A Chinese man has been executed for murdering a Japanese family of four during a botched robbery. Japanese officials described the tragedy as an “extremely cruel and brutal case.”
Japan on Thursday executed a 40-year-old Chinese man who was convicted of murdering a Japanese family in 2003.
Justice Minister Masako Mori said she had ordered the execution of the man “after careful consideration.”
Wei Wei, a former language student, pleaded guilty to four counts of murder. However, he had consistently denied he was a central figure in the murder.
Two of Wei Wei’s accomplices fled to China, where they were arrested and convicted for the murders. One of them received a life sentence while the other was executed.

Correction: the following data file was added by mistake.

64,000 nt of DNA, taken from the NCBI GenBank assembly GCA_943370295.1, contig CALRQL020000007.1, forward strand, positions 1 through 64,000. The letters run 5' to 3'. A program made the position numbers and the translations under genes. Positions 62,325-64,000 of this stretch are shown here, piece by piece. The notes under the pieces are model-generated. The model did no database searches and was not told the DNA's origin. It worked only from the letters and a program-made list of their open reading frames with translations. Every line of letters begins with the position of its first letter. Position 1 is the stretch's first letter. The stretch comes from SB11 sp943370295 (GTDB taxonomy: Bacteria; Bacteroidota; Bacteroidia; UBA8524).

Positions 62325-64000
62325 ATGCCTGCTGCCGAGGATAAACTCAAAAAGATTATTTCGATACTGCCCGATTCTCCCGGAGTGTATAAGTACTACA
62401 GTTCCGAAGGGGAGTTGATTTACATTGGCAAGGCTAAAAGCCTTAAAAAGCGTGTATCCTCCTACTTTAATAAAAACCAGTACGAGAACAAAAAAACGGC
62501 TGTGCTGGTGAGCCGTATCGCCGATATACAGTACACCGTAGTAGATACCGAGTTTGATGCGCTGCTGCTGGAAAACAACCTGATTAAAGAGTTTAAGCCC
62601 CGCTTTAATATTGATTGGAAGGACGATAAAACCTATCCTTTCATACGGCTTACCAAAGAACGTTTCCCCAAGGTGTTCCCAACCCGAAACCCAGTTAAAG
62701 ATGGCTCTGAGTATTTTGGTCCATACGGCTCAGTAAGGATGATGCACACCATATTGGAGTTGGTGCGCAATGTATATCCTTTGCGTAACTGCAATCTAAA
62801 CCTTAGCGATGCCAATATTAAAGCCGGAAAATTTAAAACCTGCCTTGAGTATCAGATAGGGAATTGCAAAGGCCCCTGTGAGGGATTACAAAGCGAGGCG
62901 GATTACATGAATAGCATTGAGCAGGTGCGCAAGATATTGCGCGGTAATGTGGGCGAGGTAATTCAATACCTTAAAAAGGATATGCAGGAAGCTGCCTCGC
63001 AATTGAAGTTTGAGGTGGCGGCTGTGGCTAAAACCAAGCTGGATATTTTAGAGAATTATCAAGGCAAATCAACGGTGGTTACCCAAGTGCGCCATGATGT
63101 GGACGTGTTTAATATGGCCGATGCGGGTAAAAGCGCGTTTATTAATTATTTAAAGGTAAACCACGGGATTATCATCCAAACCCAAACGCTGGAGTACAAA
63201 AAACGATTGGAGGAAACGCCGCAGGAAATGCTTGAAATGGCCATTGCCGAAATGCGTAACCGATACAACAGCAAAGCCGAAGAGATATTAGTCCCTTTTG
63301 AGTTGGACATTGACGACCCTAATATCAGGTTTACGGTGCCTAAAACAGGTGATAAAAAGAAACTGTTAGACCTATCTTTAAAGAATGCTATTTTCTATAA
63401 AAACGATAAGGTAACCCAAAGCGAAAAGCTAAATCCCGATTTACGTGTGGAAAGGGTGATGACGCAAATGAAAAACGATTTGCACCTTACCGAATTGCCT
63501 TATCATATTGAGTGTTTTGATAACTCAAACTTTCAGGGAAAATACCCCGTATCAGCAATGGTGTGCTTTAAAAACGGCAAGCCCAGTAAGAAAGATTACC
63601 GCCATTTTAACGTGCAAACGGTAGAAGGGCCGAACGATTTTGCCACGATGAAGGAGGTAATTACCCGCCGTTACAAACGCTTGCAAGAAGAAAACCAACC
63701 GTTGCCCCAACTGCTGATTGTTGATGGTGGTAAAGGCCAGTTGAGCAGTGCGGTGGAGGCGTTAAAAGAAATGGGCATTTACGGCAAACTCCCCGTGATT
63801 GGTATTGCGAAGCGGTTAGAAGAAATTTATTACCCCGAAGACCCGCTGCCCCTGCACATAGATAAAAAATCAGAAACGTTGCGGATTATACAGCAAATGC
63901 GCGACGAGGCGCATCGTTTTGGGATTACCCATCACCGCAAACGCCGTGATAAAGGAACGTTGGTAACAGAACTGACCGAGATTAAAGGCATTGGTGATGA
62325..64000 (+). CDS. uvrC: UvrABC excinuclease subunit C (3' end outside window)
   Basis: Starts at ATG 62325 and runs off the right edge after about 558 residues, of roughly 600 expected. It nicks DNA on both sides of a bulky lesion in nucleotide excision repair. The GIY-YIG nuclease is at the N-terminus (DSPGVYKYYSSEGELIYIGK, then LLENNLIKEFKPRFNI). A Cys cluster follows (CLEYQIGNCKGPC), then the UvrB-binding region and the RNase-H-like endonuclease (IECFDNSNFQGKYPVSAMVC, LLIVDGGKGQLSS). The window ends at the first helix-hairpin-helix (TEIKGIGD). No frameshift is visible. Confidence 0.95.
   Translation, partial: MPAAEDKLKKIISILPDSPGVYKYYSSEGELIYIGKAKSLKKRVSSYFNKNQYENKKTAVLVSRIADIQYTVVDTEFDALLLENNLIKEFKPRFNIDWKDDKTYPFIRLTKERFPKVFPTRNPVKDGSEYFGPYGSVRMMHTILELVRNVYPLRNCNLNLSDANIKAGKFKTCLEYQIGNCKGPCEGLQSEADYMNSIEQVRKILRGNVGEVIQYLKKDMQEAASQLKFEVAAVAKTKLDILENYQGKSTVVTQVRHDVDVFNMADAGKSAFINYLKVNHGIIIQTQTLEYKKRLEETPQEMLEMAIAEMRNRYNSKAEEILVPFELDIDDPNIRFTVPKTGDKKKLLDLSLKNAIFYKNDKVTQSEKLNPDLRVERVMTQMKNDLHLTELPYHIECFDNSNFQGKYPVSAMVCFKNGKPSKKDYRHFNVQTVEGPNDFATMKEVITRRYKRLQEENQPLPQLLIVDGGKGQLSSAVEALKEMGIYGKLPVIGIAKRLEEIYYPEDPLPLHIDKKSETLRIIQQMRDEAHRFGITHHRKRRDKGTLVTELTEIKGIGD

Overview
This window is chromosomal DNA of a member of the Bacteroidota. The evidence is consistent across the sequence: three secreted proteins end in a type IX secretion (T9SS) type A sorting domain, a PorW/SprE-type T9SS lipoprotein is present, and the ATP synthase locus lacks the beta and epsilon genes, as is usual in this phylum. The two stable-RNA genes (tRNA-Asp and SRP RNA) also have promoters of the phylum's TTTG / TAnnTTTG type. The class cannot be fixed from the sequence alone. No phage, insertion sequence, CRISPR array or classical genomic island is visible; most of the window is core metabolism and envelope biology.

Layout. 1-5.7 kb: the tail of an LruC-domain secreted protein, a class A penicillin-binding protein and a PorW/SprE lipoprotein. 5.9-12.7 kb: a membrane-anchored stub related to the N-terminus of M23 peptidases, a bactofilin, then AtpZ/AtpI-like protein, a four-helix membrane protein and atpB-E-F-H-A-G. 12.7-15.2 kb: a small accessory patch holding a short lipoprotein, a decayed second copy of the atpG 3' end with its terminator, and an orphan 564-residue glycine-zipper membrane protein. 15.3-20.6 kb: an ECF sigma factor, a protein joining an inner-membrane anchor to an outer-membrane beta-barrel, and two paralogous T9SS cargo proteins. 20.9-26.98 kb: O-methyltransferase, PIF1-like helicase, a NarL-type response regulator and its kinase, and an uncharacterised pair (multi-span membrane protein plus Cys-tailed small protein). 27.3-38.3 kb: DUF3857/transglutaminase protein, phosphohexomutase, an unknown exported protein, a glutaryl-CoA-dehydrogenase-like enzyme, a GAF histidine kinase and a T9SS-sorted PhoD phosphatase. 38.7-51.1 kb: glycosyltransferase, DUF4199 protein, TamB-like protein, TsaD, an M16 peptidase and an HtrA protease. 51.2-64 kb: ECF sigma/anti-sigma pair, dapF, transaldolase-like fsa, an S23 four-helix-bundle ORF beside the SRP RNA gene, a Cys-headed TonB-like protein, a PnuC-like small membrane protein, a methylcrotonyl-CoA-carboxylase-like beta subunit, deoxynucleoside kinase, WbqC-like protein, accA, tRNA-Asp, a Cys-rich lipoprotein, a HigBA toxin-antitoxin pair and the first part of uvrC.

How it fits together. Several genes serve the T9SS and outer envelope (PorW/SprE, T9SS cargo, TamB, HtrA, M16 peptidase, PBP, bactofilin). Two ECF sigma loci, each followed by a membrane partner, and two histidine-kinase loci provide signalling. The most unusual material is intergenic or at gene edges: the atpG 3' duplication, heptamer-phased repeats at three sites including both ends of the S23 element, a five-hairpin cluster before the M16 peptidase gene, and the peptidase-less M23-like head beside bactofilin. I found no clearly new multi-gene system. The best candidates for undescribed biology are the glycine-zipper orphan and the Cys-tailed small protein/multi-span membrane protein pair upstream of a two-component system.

Wei and his associates murdered Japanese businessman Shinjiro Matsuomoto during a botched robbery. His wife and two children were found drowned, strangled and smothered.
Their bodies were handcuffed and weighted down before being cast into Hakata Bay in Fukuoka.
“It is an extremely cruel and brutal case in which the happily living family members, including an 8-year-old and 11-year-old, were all murdered because of truly selfish reasons,” Mori said.
Dozens on death row
Japan is one of two G7 countries that still use capital punishment, alongside the United States. An overwhelming majority of the Pacific nation’s population support capital punishment.
More than 100 inmates are on death row awaiting execution. Prisoners, however, are not given advanced notice and are only told the morning of the execution.
Wei’s execution was the first of its kind since the government had started to name convicts in capital punishment data in 2007.
ls/sms (Reuters, AFP)